To Bike or Not To Bike: A Cruise-or-Lose Analysis
Humana and Bikes Belong have teamed up to bring 1,000 bikes to Denver that people can check out like library book during the conventions. The bike-share program, Freewheelin, is tracking the miles that borrowers cover. New Belgium Brewing has another 30 cruisers that it's lending out, too (the station is next to the Big Tent near 15th and Wynkoop).
But how easy is life for cyclists this week? After a day on a bike seat, here are a few cruising and losing points for riding around LoDo during the convention:
Cruise: Freewheelin has seven stations spaced around downtown where folks can check out and return bikes very easily.
Lose: Rental bikes have to be returned by seven in the evening, which inhibits giving a late-night handlebar ride to a campaign staffer or delegate.
Cruise: There is (almost) no such thing as a one-way street or a road closure for bikes.
Lose: Bikes aren't allowed near the Pepsi Center or Invesco Field for security reasons.
Cruise: Biking might be the most consistent and quickest way to get between events around LoDo.
Lose: The ebb and flow of crowds on the streets makes biking a little tricky at times, unless the cyclist is willing to pedal through throngs of protesters.
Cruise: A ten-minute ride around LoDo offers a great snapshot of all the different people and events happening during any hour of the day.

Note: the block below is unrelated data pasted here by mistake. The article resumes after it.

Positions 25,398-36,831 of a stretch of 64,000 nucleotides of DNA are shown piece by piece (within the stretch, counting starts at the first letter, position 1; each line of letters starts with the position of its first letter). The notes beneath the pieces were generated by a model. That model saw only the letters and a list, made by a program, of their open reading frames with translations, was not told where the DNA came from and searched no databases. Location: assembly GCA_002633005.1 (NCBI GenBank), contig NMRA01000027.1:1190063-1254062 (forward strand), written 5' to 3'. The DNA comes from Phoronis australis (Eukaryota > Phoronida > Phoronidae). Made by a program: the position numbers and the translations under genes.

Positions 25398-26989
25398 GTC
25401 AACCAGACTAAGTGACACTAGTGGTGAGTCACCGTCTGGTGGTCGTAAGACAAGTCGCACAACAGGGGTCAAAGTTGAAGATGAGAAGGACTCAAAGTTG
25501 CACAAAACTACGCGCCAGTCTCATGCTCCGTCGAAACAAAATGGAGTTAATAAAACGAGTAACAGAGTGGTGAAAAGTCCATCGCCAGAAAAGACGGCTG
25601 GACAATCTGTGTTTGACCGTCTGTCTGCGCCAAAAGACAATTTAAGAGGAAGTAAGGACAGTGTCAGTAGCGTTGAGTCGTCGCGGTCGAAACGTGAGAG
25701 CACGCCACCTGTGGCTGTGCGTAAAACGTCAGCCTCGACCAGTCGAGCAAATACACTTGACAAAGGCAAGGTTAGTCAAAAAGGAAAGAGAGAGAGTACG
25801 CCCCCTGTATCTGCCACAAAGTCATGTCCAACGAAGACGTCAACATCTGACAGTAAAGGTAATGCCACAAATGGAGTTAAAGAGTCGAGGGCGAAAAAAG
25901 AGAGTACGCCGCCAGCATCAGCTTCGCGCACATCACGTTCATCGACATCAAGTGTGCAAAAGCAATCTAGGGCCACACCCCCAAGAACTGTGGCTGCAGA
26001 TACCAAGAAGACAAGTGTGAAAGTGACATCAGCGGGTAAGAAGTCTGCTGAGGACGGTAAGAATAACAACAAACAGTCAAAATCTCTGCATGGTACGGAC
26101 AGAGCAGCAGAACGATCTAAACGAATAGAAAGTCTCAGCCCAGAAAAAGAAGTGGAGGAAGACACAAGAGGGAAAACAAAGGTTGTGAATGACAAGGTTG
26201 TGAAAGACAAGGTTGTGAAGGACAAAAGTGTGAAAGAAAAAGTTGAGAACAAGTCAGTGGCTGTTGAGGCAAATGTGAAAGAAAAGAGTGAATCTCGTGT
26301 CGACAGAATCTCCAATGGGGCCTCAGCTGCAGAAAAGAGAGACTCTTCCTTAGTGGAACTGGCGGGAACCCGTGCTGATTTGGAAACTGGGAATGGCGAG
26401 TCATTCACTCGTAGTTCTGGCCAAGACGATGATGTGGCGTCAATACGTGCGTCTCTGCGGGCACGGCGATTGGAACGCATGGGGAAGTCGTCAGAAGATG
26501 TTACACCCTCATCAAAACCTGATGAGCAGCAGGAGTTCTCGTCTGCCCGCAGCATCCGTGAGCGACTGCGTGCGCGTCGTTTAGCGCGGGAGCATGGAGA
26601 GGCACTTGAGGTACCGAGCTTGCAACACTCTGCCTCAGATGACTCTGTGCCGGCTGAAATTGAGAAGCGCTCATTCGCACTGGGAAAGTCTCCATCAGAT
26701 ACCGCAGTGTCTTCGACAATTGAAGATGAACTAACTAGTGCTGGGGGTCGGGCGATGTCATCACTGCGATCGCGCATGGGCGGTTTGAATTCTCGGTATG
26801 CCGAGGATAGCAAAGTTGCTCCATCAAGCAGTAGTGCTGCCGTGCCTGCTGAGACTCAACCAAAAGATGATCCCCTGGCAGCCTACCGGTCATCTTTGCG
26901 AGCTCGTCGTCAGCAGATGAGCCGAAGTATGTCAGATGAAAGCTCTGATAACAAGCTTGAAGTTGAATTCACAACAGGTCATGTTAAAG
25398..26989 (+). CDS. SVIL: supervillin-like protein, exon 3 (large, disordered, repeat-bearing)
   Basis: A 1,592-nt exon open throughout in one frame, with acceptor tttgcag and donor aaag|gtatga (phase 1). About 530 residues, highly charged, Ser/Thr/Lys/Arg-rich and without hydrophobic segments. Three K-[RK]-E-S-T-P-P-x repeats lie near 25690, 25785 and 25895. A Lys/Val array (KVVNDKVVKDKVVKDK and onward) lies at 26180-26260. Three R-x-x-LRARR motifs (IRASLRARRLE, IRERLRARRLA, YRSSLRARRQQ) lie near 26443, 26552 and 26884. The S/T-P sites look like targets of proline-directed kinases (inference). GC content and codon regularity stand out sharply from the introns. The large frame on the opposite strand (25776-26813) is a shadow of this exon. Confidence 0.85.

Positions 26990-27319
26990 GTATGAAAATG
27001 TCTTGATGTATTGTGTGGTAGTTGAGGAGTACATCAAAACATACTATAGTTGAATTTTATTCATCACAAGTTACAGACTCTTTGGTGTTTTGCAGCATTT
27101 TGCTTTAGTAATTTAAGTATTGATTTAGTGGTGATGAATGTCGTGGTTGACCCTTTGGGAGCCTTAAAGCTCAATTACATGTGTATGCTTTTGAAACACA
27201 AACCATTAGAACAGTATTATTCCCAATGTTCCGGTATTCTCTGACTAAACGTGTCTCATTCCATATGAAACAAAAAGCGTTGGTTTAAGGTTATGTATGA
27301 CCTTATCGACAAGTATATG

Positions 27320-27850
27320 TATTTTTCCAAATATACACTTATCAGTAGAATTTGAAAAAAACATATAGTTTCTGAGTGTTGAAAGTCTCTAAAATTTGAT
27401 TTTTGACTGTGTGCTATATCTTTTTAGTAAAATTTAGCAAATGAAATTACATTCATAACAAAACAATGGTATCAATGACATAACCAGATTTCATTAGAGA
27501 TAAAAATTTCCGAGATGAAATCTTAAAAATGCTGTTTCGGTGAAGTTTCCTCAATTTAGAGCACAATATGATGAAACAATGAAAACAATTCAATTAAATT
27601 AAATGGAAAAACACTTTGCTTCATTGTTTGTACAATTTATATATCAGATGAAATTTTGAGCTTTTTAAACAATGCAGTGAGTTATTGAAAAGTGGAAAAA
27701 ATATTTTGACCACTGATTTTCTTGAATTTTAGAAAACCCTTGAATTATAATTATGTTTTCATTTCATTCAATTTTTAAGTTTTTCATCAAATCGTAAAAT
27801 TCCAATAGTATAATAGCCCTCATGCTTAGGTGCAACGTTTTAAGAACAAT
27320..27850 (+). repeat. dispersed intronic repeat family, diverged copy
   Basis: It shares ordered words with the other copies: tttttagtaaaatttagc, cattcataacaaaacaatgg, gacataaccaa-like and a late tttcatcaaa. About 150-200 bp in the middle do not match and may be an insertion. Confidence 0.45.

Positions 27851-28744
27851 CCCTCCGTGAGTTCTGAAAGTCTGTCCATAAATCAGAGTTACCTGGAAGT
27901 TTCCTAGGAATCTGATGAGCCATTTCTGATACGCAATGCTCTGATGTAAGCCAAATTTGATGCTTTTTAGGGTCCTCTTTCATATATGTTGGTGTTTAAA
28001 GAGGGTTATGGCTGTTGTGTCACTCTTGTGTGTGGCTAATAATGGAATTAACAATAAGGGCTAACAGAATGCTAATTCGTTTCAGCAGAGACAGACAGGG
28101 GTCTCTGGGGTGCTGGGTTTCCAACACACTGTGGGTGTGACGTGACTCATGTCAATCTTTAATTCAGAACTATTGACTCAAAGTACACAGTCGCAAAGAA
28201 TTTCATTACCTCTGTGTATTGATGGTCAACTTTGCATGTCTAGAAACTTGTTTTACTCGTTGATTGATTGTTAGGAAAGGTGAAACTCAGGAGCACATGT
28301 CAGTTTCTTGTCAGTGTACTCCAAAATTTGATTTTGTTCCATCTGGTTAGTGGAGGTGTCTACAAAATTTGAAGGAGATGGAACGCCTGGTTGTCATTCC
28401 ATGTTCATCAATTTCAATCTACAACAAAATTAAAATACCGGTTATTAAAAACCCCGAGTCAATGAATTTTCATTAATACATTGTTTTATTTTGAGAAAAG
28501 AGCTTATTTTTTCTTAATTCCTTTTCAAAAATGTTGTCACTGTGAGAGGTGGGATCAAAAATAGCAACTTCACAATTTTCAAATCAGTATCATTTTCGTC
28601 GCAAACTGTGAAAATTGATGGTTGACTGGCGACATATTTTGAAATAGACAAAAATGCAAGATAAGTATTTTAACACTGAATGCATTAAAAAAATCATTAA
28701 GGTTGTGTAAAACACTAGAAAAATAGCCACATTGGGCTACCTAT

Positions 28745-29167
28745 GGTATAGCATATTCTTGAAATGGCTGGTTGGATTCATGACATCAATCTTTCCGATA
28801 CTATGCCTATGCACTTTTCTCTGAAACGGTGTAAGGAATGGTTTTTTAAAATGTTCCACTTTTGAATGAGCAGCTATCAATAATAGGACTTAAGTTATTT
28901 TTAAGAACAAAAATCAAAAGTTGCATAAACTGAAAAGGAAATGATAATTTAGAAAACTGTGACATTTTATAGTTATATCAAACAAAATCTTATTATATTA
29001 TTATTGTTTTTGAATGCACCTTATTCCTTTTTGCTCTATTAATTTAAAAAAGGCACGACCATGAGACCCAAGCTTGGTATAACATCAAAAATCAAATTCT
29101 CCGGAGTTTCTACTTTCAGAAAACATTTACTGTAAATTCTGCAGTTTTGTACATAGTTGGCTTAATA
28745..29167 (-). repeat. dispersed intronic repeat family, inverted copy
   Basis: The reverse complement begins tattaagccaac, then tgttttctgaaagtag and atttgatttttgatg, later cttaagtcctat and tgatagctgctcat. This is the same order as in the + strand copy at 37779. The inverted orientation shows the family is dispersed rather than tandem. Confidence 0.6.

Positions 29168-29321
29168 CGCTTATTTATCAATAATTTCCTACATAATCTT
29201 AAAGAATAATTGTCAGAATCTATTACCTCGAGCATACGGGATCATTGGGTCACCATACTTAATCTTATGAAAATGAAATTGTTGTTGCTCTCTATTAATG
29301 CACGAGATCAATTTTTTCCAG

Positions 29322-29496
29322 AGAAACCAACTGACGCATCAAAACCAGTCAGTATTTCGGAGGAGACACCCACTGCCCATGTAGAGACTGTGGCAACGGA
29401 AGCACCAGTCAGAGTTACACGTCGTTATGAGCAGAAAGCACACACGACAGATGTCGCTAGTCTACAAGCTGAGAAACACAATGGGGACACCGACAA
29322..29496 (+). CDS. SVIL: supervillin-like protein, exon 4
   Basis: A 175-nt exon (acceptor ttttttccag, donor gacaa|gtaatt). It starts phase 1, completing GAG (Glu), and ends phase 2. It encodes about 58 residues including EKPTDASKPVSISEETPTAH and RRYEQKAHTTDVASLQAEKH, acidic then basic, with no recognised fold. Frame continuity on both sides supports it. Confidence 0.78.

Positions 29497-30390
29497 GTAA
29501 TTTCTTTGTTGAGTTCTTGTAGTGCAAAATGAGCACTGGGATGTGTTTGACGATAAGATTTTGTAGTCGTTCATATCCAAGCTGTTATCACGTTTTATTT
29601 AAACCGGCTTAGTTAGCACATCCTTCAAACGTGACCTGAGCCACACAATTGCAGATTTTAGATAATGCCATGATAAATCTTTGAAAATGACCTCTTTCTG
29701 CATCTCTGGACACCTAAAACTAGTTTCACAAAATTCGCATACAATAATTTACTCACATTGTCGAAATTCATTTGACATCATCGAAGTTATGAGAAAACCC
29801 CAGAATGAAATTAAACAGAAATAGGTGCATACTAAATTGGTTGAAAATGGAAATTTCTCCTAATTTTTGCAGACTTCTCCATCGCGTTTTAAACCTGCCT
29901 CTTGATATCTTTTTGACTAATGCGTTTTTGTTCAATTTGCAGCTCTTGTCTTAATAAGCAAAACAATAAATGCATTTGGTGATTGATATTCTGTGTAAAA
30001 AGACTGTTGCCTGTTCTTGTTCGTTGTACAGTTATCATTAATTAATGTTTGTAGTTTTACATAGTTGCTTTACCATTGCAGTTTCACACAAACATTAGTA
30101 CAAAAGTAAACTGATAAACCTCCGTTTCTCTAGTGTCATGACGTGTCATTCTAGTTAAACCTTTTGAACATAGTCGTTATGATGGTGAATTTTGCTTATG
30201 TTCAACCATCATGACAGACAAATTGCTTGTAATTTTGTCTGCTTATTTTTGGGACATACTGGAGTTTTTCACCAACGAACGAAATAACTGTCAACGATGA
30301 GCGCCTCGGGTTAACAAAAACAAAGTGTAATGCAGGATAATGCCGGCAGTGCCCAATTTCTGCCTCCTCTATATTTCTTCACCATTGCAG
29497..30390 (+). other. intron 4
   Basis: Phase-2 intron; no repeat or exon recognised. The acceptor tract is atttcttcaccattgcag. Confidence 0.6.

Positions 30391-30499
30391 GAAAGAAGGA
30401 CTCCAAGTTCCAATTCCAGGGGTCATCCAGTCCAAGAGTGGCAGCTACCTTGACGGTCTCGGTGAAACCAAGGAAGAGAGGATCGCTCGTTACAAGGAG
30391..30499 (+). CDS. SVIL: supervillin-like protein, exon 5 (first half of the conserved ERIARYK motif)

Lose: People that aren't familiar with the city street grid are a serious road hazard. They're also prone to having a hard time remembering which bike is theirs and where they locked it.
Cruise: Riding a bike might be the ultimate expression of a person's environmental awareness, which counts for something at the greenest convention ever.
Lose: Rolling up all sweaty from an uphill ride is a turnoff when trying to approach Darryl Hannah for an interview.
Freewheelin volunteers say the program is rolling smoothly so far. The partners will provide the same service in Minneapolis for the Republican convention next week and leave 70 bikes in both cities to launch permanent bike-share programs.
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